The plant size and habit of Old Garden Roses and Shrub Roses differ from those of Hybrid Teas, Floribundas, and other roses with the China Rose predominant in their ancestry. Old Garden Roses and Shrub Roses are true shrubs, typically larger and much more branched in crown architecture.
Among the Old Garden Roses, Albas are the largest specimens, usually 6 feet or greater in height. At the other extreme are the Gallicas, typically 4 feet or shorter and very upright in habit. In between are the Centifolias and Damasks, both of which are more lax in form, and the Moss Roses, more upright in form.
Size is more variable among the rose species and Shrub Rose cultivars. Most plants fall between 3 and 6 feet in height. Some of the tallest plants are found among the Hybrid Spinosissimas, Kordesiis, Shrubs, and Species, with heights ranging up to 12 feet.
Winter injury has a major impact on plant size among roses at the Minnesota Landscape Arboretum. Mature heights are often less than those published in descriptive texts. Most affected are the taller cultivars that lack cane hardiness and commonly die back to the snowline. Even when regrowth is vigorous, many of these plants fail to reach their mature height during the following growing season.
Lower-growing cultivars, such as the Gallicas, with mature heights of 3 to 4 feet, are not as affected by winter injury. A smaller proportion of their crowns are winter-injured and these cultivars can easily regrow to their mature heights the following growing season.
Snowcover affects rose size and habit in two ways. It is a natural insulator of rose canes, serving to minimize dieback from low winter temperatures. A heavy snow can also weigh canes down, resulting in a wider, flatter plant habit the following growing season.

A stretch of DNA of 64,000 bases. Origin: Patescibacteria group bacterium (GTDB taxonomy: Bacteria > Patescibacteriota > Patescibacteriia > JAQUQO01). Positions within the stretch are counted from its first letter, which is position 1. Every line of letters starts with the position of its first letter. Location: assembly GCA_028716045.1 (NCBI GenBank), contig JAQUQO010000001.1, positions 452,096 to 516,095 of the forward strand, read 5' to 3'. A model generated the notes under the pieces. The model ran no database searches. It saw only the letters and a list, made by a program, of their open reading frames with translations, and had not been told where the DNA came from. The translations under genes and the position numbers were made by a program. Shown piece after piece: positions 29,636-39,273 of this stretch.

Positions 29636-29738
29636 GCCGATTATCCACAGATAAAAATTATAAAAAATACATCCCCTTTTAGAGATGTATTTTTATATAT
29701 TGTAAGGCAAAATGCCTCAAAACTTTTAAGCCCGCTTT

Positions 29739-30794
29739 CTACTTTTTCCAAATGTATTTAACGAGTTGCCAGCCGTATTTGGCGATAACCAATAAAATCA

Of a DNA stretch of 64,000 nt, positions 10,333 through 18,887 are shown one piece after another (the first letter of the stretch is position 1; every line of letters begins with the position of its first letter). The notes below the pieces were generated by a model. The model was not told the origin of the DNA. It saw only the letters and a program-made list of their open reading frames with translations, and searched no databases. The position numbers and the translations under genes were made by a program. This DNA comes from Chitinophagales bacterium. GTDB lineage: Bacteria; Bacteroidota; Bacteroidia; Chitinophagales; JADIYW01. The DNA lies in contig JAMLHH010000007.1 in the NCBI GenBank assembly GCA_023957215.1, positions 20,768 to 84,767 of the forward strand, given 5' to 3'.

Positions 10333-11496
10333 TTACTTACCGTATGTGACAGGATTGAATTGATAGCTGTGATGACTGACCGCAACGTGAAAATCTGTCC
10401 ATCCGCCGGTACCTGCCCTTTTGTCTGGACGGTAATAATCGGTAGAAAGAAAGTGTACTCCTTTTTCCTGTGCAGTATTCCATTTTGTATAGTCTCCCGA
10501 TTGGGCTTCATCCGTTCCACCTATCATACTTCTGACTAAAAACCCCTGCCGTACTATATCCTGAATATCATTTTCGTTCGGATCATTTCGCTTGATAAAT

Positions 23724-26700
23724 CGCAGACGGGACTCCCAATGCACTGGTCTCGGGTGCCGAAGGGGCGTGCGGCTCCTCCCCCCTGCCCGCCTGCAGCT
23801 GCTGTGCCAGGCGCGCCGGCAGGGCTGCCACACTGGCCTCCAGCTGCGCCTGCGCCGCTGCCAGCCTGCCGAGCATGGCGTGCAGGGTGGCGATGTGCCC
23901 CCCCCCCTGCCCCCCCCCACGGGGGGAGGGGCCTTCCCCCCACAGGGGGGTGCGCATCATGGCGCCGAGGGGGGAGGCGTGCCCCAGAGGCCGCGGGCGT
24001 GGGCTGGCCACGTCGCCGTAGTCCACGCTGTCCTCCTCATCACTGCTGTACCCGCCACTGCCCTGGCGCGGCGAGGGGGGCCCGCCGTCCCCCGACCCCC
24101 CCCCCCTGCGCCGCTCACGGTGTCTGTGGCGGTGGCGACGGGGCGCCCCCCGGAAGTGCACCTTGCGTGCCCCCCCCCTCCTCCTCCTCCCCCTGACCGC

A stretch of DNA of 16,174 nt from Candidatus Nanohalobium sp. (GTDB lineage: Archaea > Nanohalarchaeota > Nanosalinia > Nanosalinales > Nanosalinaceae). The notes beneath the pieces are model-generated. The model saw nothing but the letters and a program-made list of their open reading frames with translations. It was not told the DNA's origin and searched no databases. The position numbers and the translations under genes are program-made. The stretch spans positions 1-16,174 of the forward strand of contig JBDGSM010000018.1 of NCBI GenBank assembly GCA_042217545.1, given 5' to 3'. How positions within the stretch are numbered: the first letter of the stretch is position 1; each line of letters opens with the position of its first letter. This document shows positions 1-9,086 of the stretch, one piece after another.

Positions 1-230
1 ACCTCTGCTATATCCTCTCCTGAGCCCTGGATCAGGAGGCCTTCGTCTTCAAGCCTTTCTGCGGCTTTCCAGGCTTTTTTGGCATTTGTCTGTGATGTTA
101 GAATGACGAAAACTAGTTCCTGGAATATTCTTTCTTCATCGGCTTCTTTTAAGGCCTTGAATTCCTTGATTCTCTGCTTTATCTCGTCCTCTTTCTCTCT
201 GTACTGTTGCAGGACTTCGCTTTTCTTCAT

Descriptors for Growth Habits of Rose Cultivars
arching. . . Growth is similar to the “spreading” form but cane tips bend back towards the ground.
climbing. . . These cultivars produce long canes that, when tied or supported, will climb indefinitely. If not supported, these plants take on a wide arching habit.
dense. . . Many upright canes create an erect dense plant habit.
groundcover. . . Canes grow horizontally over the ground’s surface.
open. . . Upright canes create an erect plant similar to the “dense” form, except that the number of canes is fewer, resulting is an open, airier habit.
rugosa. . . This form is typified by frequent branching of canes and short internodes. Without foliage these plants look very “twiggy.” Many Hybrid Rugosas exhibit this plant form.
spreading. . . These plants are V-shaped. Cane growth is angled instead of vertical.
suckering. . . This is similar to the “dense” form except that suckering can occur. Many Gallica cultivars exhibit this form. Unless controlled, suckering can increase plant width. Some cultivars sucker so vigorously that invasiveness is a problem.
A rose plant’s width is most often affected by a cultivar’s ability to sucker. Suckering is common among Old Garden Roses and Species Roses.
Most rose cultivars are propagated by budding. Because the bud union is susceptible to winter injury, plants in northern climates should be planted with the bud union 2 to 4 inches below ground to protect the union from injury. This often results in the formation of roots by the cultivar above the bud union so that plants go “own-root” over time, and suckering can become a problem. Unless controlled, roses prone to suckering will continue to increase in width and invade the space occupied by neighboring plants.
Kordesiis commonly produce extremely long canes in a short period of time and are often trained as climbing roses. In Minnesota, inadequate cane hardiness prevents most of these roses from being used as climbers. Instead, they are grown as shrubs with long, arching canes. Because of their rampant cane growth, they measure among some of the widest cultivars.
Plant size and form are described in Table 7. The heights and widths listed are the maximum sizes that were seen at the Arboretum between 1989 and 1992. Eight terms were used to describe plant form for each cultivar or species: arching, climbing, dense, groundcover, open, rugosa, spreading or suckering.
|Andersonii has beautiful, glistening pink, single flowers which bloom on previous year’s wood. Its canes are not hardy and need winter protection for flowering to occur.||‘Marguerite Hilling’is a pink sport or mutation of ‘Nevada’. The cultivars are identical except for flower color. A branch of this ‘Marguerite Hilling’ is reverting to the white-flowered ‘Nevada’.||'Alika', like most Gallicas, suckers. The clumps seen here were originally a single plant. Flowers are deep pink, semi-double, and very fragrant.|
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